In an official statement about Ornge on its website, AW posted the following on March 7, “It is our belief that the propriety of our actions, soundness of the selection of the AW139 and its fitness for the mission it performs on behalf of the citizens of Ontario cannot be questioned. State-of-the-art design and full protection against icing are only two of the many characteristics which make the AW139 capable of delivering the highest level of patient care and serving Ontario so well.”
In his testimony before the Public Accounts committee on May 9, Rick Potter, former Ornge Air chief operating officer (COO), made further specific criticisms of the way Ornge’s top management handled its transactions with AW. Questioned by the committee, Potter acknowledged that he is a long-time supporter of the Conservative Party, which has been leading the opposition to the Liberal Party’s handling of the matter.
Ornge’s original agreement with AW was for 10 helicopters and options for two more, subsequently exercised, for a total of $144 million. Before delivery, Potter said, AW presented a bill to Ornge for $12 million more to cover the cost of increased gross weight, an additional landing light and an upgrade to the communications package for the fleet. However, AW owed Ornge $2 million in late-delivery charges.
In his testimony, Potter said that he and Bartolotta had met in Philadelphia to work out the math and Potter claimed to have come away with AW waiving the additional charges. Potter believed he had struck a sound bargain, but he alleges that Ornge CEO Mazza was less than pleased and pressed for Ornge to pay the additional charges AW wanted. “[Mazza] said something to the effect that there were other things to be considered,” Potter told the committee.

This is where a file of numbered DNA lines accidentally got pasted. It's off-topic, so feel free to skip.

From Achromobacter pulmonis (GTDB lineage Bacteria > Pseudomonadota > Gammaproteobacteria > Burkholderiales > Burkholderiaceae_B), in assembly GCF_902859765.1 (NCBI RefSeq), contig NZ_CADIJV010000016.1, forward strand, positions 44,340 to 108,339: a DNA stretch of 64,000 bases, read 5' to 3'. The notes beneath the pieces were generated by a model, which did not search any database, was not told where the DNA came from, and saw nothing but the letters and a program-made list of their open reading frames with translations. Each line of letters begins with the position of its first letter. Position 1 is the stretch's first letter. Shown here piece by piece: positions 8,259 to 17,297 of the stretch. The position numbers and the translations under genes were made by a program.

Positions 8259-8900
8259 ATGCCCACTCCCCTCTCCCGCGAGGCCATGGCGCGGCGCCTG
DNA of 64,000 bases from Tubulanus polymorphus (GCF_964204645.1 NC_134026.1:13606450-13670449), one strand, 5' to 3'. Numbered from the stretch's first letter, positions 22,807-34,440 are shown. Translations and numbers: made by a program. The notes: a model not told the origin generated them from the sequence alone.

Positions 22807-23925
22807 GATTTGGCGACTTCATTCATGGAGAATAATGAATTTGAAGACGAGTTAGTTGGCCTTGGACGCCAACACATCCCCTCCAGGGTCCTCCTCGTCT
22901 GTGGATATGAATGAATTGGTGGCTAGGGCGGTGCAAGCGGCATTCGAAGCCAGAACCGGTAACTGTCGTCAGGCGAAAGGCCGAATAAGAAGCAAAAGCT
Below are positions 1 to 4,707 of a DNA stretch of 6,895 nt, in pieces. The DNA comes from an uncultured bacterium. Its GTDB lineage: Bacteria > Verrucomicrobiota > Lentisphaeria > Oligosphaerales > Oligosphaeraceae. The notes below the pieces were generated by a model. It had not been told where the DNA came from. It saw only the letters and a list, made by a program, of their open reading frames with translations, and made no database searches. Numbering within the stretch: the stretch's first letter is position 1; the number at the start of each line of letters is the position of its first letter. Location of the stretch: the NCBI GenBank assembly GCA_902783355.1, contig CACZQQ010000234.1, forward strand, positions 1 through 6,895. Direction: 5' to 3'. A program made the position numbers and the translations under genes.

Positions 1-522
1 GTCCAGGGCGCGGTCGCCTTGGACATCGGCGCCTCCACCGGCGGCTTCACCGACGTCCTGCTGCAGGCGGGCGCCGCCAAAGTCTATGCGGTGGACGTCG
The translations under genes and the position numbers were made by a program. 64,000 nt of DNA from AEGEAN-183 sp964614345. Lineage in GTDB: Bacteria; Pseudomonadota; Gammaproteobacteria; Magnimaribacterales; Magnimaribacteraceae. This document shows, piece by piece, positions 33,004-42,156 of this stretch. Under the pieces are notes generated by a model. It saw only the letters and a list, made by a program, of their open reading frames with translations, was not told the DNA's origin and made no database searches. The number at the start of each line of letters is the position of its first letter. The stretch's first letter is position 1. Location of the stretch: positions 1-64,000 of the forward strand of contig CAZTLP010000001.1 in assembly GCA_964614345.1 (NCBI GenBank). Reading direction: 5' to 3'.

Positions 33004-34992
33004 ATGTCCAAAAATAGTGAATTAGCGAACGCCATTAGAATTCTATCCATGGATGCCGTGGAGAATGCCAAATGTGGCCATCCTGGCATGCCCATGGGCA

Tom Rothfels, the Ornge executive who handled the original negotiations with AW for the helicopters, testified that Mazza had insisted on paying AW more than the contract required, but Rothfels said the amount came to about $600,000 per helicopter. He said, “I think I reiterated a number of times to Rick Potter, to [Ornge attorney] Cindy Heinz, to Maria Renzella and to Chris Mazza that the $600,000 weight upgrade was a fictional charge and that we, Ornge, should not be paying it.”
Numbers provided at the hearings by Rothfels, Potter, Klees and Bartolotta are hard to compare apples-to-apples. Rothfels’ total extra payment comes to $7.2 million for the 12 aircraft ordered, while Potter said the amount was about $10 million. Klees claims that AW paid $2.9 million to an Ornge charity and $6.7 million for two marketing agreements, for a total of $9.6 million, or about $10 million. Bartolotta said in his testimony that AW paid $4.77 million for one marketing agreement.
Potter is no longer an employee of Ornge Air, but he remained as a consultant at $20,000 a month until the end of May. Rothfels said he resigned his position after and partly because of the unusual deal regarding the extra payment to AW.
Opposition Restates Its Case
The Air Transport Association of Canada (ATAC) has always opposed the decision to allow Ornge to acquire its own aircraft and has restated its position. In an open letter to Ontario Premier Dalton McGuinty dated March 16, ATAC CEO John McKenna wrote, “The prospect of a monopoly provider (Ornge) of air-ambulance services continuing to operate flights while it also contracts flights from private operators is ethically very questionable. We do not believe that there was ever a credible case made to justify the move from a private deliverer of air-ambulance services by reputable and responsible regional air carriers to a government monopoly provider. The takeover of those services by Ornge was not based on complaints of bad service but seemingly on Ornge management’s desire to build an empire using public funds. Private operators had provided a continuous, competitive, scandal-free and much appreciated service for decades.”